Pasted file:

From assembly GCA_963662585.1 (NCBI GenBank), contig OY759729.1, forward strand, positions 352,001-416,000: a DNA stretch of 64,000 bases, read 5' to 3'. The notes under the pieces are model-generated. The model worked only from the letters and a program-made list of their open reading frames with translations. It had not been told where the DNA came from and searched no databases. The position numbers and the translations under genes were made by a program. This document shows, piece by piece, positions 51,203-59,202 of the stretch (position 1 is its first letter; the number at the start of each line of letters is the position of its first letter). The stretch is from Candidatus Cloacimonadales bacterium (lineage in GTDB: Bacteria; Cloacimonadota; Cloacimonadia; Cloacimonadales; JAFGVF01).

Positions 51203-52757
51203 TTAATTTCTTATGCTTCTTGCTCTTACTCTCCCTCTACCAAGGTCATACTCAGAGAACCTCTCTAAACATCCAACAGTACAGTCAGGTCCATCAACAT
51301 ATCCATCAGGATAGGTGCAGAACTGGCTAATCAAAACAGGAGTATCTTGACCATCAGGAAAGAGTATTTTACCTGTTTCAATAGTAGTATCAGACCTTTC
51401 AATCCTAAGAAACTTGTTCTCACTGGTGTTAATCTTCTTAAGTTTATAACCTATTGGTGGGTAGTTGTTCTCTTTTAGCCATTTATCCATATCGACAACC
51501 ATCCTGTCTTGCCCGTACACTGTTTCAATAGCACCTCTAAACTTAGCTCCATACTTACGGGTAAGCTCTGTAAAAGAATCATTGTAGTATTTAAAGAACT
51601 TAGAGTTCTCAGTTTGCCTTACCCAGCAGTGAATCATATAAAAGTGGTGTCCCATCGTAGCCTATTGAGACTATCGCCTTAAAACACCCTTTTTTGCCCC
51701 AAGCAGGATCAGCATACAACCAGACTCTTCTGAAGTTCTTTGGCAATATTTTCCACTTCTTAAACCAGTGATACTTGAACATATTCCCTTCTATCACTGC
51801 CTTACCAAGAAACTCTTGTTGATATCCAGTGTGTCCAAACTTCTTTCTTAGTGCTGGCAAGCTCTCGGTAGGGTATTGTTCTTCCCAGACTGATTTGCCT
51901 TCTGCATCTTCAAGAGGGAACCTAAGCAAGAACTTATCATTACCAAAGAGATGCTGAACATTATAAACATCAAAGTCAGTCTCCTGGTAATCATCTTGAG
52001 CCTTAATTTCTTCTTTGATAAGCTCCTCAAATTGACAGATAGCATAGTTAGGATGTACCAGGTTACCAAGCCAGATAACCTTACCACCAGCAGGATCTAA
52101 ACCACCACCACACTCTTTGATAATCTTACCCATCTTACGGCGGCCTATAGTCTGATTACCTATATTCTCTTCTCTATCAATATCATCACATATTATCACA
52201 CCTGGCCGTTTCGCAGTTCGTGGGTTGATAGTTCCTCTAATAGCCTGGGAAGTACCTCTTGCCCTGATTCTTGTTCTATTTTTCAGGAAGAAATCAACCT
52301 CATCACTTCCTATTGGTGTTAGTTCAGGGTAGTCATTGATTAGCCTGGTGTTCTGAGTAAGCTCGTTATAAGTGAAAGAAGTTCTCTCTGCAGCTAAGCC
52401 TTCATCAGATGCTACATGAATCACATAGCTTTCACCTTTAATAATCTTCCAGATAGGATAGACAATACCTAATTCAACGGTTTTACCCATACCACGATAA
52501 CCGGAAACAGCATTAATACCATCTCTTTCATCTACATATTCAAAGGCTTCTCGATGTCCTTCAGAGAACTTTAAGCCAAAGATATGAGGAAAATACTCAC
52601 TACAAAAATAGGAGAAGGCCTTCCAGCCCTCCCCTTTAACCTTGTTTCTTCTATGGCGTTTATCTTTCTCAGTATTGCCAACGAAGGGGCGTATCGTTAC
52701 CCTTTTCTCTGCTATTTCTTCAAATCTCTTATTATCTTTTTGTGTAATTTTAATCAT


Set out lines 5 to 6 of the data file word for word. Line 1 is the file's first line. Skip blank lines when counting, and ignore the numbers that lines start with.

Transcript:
51401 AATCCTAAGAAACTTGTTCTCACTGGTGTTAATCTTCTTAAGTTTATAACCTATTGGTGGGTAGTTGTTCTCTTTTAGCCATTTATCCATATCGACAACC
51501 ATCCTGTCTTGCCCGTACACTGTTTCAATAGCACCTCTAAACTTAGCTCCATACTTACGGGTAAGCTCTGTAAAAGAATCATTGTAGTATTTAAAGAACT